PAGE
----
Despite worry about the great migration of population to the South and west, there are enough players to stock plenty of solid-to-good programs in the Midwest. Ohio State, the only school sitting in a talent rich state, might be the only one with the resources to be a consistent national power anymore. Michigan is back in the discussion thanks to its history and proximity to Ohio, but it is too early to tell what the ceiling will be for Brady Hoke’s program.
Regardless of the status of the unbeaten Buckeyes and the rebuilding Wolverines, the rest of the league needn’t be as weak as it has been for the majority of the past seven seasons, and there is unfortunately a lot of uncertainty yet on the immediate horizon across the league.
With or without Bret Bielema, Wisconsin’s days of regular double-digit wins were probably over with Ohio State’s return from NCAA purgatory and Michigan’s return from its self-imposed Rodriguezisation. Darker days may be ahead for Michigan State, too, if it gets more competition for local players it has been getting in the past few years who would have traditionally been more likely to be Buckeyes or Wolverines.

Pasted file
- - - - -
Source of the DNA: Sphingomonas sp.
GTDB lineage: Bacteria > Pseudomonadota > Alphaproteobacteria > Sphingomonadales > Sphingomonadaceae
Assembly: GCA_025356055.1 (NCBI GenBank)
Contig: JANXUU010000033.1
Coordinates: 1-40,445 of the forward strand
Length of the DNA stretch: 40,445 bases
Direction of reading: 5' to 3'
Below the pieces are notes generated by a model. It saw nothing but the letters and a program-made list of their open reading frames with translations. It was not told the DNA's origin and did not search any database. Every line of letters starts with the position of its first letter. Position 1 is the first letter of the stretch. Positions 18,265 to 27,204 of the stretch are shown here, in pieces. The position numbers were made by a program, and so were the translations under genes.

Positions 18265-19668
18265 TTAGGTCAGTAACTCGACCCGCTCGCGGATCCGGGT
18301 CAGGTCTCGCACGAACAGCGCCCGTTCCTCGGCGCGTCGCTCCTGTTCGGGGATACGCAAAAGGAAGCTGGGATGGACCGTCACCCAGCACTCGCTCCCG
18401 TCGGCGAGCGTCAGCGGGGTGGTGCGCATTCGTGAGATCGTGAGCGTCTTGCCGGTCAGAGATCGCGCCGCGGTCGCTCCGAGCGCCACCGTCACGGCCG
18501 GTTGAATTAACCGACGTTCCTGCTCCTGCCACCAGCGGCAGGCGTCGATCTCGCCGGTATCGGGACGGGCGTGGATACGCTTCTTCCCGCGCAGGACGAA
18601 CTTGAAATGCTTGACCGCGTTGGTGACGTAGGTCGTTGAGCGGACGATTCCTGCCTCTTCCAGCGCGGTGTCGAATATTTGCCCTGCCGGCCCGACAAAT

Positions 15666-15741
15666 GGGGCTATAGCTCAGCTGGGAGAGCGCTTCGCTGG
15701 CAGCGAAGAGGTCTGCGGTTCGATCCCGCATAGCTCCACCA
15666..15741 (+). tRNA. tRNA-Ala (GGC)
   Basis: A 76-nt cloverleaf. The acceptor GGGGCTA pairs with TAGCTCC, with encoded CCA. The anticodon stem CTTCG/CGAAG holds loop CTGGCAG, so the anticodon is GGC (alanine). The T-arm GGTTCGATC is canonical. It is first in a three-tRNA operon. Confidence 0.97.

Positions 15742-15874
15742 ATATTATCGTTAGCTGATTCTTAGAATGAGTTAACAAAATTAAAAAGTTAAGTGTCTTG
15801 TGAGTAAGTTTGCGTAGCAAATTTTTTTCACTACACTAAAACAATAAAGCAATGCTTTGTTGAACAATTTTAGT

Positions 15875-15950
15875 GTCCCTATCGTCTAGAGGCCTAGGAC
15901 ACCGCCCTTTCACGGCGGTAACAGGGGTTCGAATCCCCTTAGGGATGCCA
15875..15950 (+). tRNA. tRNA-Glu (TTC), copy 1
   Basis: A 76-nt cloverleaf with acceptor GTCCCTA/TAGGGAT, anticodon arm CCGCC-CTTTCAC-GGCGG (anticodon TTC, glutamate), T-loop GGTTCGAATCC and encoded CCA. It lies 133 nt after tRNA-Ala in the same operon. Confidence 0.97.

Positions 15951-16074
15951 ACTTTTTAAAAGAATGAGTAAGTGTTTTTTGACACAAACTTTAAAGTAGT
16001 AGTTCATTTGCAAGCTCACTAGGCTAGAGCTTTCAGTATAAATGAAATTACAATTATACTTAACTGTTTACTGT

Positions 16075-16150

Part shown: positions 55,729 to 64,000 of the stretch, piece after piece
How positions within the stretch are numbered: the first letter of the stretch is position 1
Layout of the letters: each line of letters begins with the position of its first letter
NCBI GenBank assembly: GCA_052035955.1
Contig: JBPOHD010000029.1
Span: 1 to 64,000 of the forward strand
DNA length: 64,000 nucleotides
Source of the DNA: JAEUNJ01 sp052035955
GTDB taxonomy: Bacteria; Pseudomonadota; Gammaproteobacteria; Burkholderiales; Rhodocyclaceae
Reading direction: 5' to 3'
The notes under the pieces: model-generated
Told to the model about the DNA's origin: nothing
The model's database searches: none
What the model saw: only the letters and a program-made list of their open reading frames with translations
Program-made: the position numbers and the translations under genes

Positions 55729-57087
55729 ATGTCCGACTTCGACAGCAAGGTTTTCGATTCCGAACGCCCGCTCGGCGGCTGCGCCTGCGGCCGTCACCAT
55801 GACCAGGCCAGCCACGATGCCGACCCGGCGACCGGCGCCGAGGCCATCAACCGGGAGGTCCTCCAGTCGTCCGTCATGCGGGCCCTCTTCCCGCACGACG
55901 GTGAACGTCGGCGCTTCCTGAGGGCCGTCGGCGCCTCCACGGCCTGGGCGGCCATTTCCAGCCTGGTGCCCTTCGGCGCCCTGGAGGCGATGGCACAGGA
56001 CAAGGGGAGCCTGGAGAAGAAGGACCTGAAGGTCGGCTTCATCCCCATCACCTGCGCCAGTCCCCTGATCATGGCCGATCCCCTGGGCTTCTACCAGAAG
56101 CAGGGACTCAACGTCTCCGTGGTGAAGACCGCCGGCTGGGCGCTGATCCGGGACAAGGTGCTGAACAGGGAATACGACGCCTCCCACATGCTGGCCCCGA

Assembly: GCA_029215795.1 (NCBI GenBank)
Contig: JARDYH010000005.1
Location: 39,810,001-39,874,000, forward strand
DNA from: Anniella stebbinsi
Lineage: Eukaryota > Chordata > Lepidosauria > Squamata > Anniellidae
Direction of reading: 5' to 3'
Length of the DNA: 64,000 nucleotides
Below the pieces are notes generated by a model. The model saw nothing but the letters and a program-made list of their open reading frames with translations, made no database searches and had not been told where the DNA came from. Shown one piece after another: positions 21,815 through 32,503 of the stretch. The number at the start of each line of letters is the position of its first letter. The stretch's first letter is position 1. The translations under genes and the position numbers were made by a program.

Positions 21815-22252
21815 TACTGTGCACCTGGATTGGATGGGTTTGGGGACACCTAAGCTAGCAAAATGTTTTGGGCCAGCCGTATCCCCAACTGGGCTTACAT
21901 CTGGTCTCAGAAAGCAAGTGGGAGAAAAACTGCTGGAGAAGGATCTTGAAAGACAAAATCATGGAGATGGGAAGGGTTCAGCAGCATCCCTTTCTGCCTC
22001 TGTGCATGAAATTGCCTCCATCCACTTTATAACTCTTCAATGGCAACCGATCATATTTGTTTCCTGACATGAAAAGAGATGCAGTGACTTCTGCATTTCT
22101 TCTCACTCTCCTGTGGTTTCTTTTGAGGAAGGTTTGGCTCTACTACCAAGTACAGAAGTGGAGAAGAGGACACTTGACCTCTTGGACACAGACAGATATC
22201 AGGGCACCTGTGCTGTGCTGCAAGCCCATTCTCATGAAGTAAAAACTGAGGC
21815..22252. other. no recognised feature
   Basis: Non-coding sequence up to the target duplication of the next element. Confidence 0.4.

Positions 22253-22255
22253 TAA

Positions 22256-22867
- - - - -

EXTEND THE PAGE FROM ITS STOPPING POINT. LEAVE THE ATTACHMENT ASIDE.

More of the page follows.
Penn State is in limbo, and Nebraska has some serious soul searching to do, but all is far from lost in Lincoln.
All of those schools – along with Iowa – have the money, fan bases and name brands to be tough outs every year even if they have little chance of being true national contenders.
I think Indiana is moving (slowly) in the right direction with Kevin Wilson, and Purdue could be, too, with newly hired Darrell Hazell.
Illinois should be better based on the population base it’s near and the popularity of football there, but it remains to be seen if they are far from needing yet another reboot.
That Northwestern can be in a bowl and be competitive every year shows anything is possible.
The league just needs coaches (including assistants) who can build and develop stable rosters. That means identifying talent throughout the region and getting it to stay home. Coaching it up wouldn’t hurt, either.